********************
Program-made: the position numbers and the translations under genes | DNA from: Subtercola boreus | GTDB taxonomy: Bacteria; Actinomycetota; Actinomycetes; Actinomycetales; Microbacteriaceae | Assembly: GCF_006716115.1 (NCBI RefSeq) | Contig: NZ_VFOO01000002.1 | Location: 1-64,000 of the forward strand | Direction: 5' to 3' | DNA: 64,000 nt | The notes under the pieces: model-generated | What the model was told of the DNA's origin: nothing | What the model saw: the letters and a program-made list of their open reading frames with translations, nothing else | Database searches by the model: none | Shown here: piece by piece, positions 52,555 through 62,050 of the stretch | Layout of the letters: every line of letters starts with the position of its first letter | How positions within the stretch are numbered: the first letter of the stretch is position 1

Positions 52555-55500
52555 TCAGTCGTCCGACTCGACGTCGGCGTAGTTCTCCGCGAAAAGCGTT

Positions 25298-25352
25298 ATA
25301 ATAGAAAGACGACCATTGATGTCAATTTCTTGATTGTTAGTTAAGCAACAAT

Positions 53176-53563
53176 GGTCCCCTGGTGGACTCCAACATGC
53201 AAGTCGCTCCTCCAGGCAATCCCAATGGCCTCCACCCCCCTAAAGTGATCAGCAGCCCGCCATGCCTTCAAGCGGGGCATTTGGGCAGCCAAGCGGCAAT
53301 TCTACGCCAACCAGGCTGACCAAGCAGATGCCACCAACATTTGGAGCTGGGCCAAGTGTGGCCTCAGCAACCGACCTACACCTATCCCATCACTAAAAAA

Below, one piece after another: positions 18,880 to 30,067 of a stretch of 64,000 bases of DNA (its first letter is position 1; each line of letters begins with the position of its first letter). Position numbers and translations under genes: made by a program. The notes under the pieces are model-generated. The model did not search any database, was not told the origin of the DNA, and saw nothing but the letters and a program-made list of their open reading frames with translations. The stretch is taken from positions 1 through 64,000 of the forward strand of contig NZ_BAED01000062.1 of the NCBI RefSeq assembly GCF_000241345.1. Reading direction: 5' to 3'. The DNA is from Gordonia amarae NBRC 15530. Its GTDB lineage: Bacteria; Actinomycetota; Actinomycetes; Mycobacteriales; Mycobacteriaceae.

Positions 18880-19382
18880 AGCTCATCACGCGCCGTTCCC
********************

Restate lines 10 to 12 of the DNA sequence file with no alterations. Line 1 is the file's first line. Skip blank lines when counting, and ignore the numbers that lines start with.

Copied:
53301 TCTACGCCAACCAGGCTGACCAAGCAGATGCCACCAACATTTGGAGCTGGGCCAAGTGTGGCCTCAGCAACCGACCTACACCTATCCCATCACTAAAAAA

Below, one piece after another: positions 18,880 to 30,067 of a stretch of 64,000 bases of DNA (its first letter is position 1; each line of letters begins with the position of its first letter). Position numbers and translations under genes: made by a program. The notes under the pieces are model-generated. The model did not search any database, was not told the origin of the DNA, and saw nothing but the letters and a program-made list of their open reading frames with translations. The stretch is taken from positions 1 through 64,000 of the forward strand of contig NZ_BAED01000062.1 of the NCBI RefSeq assembly GCF_000241345.1. Reading direction: 5' to 3'. The DNA is from Gordonia amarae NBRC 15530. Its GTDB lineage: Bacteria; Actinomycetota; Actinomycetes; Mycobacteriales; Mycobacteriaceae.

Positions 18880-19382